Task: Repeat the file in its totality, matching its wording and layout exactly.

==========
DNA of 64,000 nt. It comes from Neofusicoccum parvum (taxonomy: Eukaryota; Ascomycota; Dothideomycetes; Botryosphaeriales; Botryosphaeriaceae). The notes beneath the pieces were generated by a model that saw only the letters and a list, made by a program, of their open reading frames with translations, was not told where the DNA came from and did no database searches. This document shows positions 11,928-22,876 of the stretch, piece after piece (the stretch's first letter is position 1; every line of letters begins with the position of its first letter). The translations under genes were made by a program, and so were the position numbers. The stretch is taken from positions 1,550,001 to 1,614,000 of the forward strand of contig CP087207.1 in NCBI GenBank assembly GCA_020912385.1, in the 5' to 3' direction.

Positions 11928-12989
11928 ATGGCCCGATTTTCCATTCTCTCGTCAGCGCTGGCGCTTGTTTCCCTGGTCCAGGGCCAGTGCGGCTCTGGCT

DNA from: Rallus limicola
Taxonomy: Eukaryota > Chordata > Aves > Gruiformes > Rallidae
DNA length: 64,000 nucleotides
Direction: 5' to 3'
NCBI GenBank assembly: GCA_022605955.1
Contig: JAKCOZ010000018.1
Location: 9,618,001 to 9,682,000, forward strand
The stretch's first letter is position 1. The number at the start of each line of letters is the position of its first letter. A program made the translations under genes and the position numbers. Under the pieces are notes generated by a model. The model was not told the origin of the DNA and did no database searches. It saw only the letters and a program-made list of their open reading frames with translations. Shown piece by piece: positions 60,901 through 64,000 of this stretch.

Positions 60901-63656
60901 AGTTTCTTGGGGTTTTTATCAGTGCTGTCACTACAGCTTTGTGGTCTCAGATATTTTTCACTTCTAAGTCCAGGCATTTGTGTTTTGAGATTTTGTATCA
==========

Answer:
DNA of 64,000 nt. It comes from Neofusicoccum parvum (taxonomy: Eukaryota; Ascomycota; Dothideomycetes; Botryosphaeriales; Botryosphaeriaceae). The notes beneath the pieces were generated by a model that saw only the letters and a list, made by a program, of their open reading frames with translations, was not told where the DNA came from and did no database searches. This document shows positions 11,928-22,876 of the stretch, piece after piece (the stretch's first letter is position 1; every line of letters begins with the position of its first letter). The translations under genes were made by a program, and so were the position numbers. The stretch is taken from positions 1,550,001 to 1,614,000 of the forward strand of contig CP087207.1 in NCBI GenBank assembly GCA_020912385.1, in the 5' to 3' direction.

Positions 11928-12989
11928 ATGGCCCGATTTTCCATTCTCTCGTCAGCGCTGGCGCTTGTTTCCCTGGTCCAGGGCCAGTGCGGCTCTGGCT

DNA from: Rallus limicola
Taxonomy: Eukaryota > Chordata > Aves > Gruiformes > Rallidae
DNA length: 64,000 nucleotides
Direction: 5' to 3'
NCBI GenBank assembly: GCA_022605955.1
Contig: JAKCOZ010000018.1
Location: 9,618,001 to 9,682,000, forward strand
The stretch's first letter is position 1. The number at the start of each line of letters is the position of its first letter. A program made the translations under genes and the position numbers. Under the pieces are notes generated by a model. The model was not told the origin of the DNA and did no database searches. It saw only the letters and a program-made list of their open reading frames with translations. Shown piece by piece: positions 60,901 through 64,000 of this stretch.

Positions 60901-63656
60901 AGTTTCTTGGGGTTTTTATCAGTGCTGTCACTACAGCTTTGTGGTCTCAGATATTTTTCACTTCTAAGTCCAGGCATTTGTGTTTTGAGATTTTGTATCA